Landing in Antarctica — first icebergs

A buzz of excitement went around the plane (left) when a scientist spotted the first mountains of Antarctica through the window on a flight from the southern tip of Chile.

Even veteran Antarctic visitors say there’s something special every time they see the continent — after all, Antarctica was only first spotted in 1820 — Fabian von Bellingshausen, a Estonian who was a captain in the Russian navy, usually gets the credit.

Stuart Mc Dill of Reuters Television and I flew in with about a dozen scientists and other staff to the Rothera Base, run by the British Antarctic Survey, on the Antarctic Peninsula in a tiny Dash-7 plane from the southern tip of Chile.

Yellow submarine to explore Antarctic glaciers

A yellow robot submarine will dive under an ice shelf in Antarctica to seek clues to world ocean level rises in one of the most inaccessible places on earth, reports our environment correspondent Alister Doyle. You can see his story here.

The 7-meter (22 ft) submarine, to be launched from a U.S. research vessel, will probe the underside of the ice at the end of the Pine Island glacier, which is moving faster than any other in Antarctica and already brings more water to the oceans than Europe’s Rhine River.

Scientists have long observed vast icebergs breaking off Antarctica’s ice shelves – extensions of glaciers floating on the sea – but have been unable to get beneath them to see how deep currents may be driving the melt from below.

Antarctica warms; scientists say we’re to blame

New research shows that both Antarctica and the Arctic are getting less icy – and the best explanation is mankind’s emissions of greenhouse gases.

But will that convert anyone who doubts that global warming is caused by human activities, led by burning fossil fuels?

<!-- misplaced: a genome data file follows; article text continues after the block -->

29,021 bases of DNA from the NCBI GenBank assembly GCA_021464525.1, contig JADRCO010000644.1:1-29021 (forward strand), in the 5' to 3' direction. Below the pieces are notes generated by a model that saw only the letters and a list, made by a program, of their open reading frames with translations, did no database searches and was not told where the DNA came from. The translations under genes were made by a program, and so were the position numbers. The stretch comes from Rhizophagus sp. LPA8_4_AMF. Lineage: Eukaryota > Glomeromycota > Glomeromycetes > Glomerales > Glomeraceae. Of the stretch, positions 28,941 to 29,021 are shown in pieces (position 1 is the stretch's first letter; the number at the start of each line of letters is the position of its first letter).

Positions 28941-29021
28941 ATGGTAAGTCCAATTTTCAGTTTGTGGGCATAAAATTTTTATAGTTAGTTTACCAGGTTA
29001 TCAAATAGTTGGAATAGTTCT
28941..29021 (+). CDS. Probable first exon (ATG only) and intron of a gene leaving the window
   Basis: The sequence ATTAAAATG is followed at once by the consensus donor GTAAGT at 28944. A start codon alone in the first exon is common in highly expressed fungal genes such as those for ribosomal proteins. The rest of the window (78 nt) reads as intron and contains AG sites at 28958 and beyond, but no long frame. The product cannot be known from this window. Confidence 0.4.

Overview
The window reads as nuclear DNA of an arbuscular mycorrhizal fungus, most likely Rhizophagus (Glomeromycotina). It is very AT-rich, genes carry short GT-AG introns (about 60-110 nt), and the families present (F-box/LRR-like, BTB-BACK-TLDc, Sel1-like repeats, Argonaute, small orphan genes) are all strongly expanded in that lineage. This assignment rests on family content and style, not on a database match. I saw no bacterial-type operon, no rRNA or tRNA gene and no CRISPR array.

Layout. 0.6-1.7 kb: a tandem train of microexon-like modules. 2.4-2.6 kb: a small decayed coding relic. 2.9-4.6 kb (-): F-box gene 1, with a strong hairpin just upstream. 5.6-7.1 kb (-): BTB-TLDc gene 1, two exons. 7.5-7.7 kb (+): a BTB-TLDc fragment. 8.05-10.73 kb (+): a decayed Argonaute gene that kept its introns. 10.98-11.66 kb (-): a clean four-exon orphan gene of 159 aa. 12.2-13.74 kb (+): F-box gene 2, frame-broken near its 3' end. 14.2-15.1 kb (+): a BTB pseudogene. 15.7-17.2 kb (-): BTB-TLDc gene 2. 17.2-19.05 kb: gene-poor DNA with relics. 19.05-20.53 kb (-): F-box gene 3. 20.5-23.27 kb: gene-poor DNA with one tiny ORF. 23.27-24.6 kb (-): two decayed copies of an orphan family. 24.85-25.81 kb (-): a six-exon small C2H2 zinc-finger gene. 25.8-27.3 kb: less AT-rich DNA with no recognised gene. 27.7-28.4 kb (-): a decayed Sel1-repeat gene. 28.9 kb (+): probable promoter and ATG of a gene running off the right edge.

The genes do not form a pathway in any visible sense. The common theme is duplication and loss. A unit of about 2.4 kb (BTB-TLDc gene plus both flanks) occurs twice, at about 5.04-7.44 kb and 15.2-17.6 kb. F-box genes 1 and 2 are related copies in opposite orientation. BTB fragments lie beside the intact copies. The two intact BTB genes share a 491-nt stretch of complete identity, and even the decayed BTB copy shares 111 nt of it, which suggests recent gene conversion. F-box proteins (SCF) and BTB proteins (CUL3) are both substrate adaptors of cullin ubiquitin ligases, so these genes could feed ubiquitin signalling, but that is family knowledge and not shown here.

The scientists, writing in the journal Nature Geoscience, say that a study of temperature records from Antarctica (there aren’t many of them) shows a slight rising trend over recent decades that can be best explained by a build-up of greenhouse gases led by carbon dioxide.

Antarctic ice expands — global warming at work?

Adelie penguins in Antarctica are photographed in this January 18, 2005 file photo. The pesticide DDT, banned decades ago in much of the world, still shows up in penguins in Antarctica, probably due to the chemical’s accumulation in melting glaciers, a sea bird expert said on May 9, 2008. REUTERS/Heidi Geisz/Virginia Institute of Marine Science/Handout (ANTARCTICA).Ice getting bigger hardly sounds like a sign of global warming but that’s apparently what is happening in the seas around Antarctica.

Leading climate scientists say that a tiny trend towards bigger ice in winter floating on the oceans around the frozen continent since the late 1970s — the maximum extent is around now, in September — is consistent with models of climate change that predict harsher winds and less warmer water at the surface.

It may even be that there’s more snow and rain falling onto the southern oceans because of climate change — that can raise the amount of fresh water on the surface and, hey presto, fresh water freezes at a higher temperature than salt water.

Just when you thought it was safe to go back in the water…

A giant squid weighing 250 pounds and measuring 25 feet in length is prepared for exhibition at the American Museum of Natural History in this undated photo. The squid, which was netted off the coast of New Zealand in 1997, goes on display on October 12. PM/TBIt’s almost creepy watching this video of a colossal squid slowly thawing out in a giant tub at the Museum of New Zealand. If this were a horror movie, after all, it would suddenly start flailing around with its monstrous tentacles.

Researchers say that the squid, weighing 495 kg (1,090 lb) and caught off Antarctica in 2007, will be unfolded for study on Wednesday after it is defrosted. It is expected to be 6-8 metres long.

That could tell scientists more about colossal squid, rare creatures that are the world’s biggest invertebrates. Sometimes someone wanders into the video frame and you get a sense of how enormous the squid is.